Above: The United Way office in downtown Lethbridge was temporarily transformed into a PPE distribution centre, supplying items to over 60 charities and nonprofits in the region.
LETHBRIDGE-The United Way office in downtown Lethbridge has been a hot spot over the last few weeks since it was temporarily transformed into a PPE distribution centre, thanks to the generosity of one Canadian retailer. On Wednesday, January 20, more than 60,000 face masks, 1,800 bottles of hand sanitizer, and thousands of other PPE items arrived with the purpose of helping community agencies to protect people against COVID-19.
The donation comes from Bianca Amor’s Liquidation Supercentre, which has donated more than a million masks, and tens of thousands of other PPE items to United Ways in Western Canada, including Alberta United Ways in Calgary, Edmonton, Red Deer and Lethbridge. The total value of the donation was approximately $300,000.
Amor, who started her first store in Calgary when she was just 13 years old, said that donating these items felt like the right thing to do.
“As someone who has been buying and distributing product for 20 years, I understand the efficiency of distribution,” she said. “And that’s something I really admire about the United Way – their ability to do the work and get things out to the people who need them.”
Company founder Bianca Amor shows off two mask styles which were part of the donation.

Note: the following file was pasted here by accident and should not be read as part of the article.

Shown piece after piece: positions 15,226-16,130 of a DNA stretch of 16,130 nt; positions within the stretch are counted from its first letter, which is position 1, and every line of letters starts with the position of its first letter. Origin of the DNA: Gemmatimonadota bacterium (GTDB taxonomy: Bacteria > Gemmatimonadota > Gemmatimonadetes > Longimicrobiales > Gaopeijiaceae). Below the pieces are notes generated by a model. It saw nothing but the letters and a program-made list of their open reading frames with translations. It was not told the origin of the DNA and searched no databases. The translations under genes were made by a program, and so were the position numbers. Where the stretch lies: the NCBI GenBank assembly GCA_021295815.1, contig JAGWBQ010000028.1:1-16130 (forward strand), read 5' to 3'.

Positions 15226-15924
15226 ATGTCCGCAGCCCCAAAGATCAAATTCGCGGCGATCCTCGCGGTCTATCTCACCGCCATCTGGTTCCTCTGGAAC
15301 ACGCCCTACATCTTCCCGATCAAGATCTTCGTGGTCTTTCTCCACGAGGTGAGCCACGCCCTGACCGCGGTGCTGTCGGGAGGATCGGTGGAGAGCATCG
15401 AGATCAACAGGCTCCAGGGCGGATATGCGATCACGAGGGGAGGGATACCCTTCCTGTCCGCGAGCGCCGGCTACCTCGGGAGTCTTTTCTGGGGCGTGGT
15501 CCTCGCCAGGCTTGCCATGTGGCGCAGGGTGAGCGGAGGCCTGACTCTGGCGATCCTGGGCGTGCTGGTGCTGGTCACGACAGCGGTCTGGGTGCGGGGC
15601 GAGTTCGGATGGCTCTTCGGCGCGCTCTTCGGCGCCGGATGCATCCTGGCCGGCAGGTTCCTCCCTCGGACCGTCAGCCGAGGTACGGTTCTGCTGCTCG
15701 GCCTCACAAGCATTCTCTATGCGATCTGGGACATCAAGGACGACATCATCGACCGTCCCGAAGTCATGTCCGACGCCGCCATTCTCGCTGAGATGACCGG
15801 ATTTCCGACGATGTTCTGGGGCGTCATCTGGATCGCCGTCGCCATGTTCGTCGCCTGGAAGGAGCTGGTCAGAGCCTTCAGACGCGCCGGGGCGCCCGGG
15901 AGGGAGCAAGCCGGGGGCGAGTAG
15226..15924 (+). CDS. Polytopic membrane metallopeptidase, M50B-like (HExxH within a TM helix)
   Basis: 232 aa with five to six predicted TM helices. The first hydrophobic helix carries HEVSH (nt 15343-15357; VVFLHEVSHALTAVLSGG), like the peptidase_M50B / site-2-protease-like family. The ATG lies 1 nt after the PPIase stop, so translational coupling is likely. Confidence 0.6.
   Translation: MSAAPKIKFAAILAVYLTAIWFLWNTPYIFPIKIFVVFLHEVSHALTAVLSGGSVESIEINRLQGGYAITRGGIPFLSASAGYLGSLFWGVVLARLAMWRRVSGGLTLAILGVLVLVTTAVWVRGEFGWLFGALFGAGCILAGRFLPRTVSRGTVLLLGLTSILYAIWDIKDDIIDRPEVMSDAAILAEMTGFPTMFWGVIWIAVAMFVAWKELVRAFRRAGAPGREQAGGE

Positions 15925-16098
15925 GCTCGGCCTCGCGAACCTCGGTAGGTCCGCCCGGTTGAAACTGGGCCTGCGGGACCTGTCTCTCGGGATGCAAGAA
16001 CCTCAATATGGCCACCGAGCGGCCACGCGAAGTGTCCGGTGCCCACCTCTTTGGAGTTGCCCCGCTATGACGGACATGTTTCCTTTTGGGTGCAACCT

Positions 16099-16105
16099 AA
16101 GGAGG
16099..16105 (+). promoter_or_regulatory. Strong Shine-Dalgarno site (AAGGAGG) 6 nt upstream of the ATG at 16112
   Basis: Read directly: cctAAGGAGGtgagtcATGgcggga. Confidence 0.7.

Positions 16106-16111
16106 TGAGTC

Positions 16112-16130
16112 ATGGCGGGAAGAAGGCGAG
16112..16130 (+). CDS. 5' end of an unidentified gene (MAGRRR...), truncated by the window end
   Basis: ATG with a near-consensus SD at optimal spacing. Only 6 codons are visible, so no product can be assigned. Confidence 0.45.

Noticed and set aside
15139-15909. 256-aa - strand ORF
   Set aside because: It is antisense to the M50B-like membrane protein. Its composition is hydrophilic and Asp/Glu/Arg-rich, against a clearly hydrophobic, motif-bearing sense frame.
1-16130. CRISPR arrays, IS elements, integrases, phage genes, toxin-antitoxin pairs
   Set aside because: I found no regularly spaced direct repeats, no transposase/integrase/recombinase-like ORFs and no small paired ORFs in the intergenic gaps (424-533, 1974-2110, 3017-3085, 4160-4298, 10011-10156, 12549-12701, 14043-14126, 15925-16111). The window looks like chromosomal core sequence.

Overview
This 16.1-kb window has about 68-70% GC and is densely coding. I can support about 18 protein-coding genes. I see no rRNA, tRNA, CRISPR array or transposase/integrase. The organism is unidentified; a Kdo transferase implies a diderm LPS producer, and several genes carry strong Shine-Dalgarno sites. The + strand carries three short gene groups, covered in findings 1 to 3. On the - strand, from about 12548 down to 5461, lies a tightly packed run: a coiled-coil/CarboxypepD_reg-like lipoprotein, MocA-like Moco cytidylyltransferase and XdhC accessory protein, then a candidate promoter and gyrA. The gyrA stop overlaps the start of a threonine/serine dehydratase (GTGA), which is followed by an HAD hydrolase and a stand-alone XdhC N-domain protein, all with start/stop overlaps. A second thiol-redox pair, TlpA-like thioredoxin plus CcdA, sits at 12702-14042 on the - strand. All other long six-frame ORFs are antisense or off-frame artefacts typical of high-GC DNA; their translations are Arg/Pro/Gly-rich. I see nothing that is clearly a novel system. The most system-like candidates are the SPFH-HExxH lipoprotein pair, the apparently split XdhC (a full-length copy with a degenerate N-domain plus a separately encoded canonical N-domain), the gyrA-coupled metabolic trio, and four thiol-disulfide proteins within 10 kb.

Many of the items received by United Way in Lethbridge have already made their way to over 60 charities and nonprofits across south western Alberta, many of which are providing critical services to vulnerable people and families through the pandemic.
“Making sure organizations can continue to provide frontline services safely is incredibly important, and we’re so thankful to Bianca Amor for this gift,” said United Way executive director Janelle Marietta. “It shows that this is a company that cares about the health and wellbeing of communities, and we appreciate it.”
Marietta also explained that the donation was well-timed, with many organizations facing donation shortages, and significant changes to traditional fundraisers over the past year.
“We’re all encouraged to operate our programs and services in the safest way possible,” she said. “But PPE comes at a cost, and that can be a challenge for organizations, especially smaller ones, and those who have been closed due to restrictions. It’s really great that we can help fill that gap for them, even in the short-term.”
Amor said that all recent business decisions have been made with the goal of preventing the spread of COVID-19, including implementing one-way aisles, installing plastic shields at tills, and extending store hours to reduce foot traffic and crowds. In addition, the company began ordering PPE items very early on to meet demand.
“We did everything we could to stay open following the safety protocols and making sure our employees still had jobs,” she said. “We’re doing what we can, and I think donating to people who need it in the community is one thing, but I think we can all step up a little. We’re all in this together.”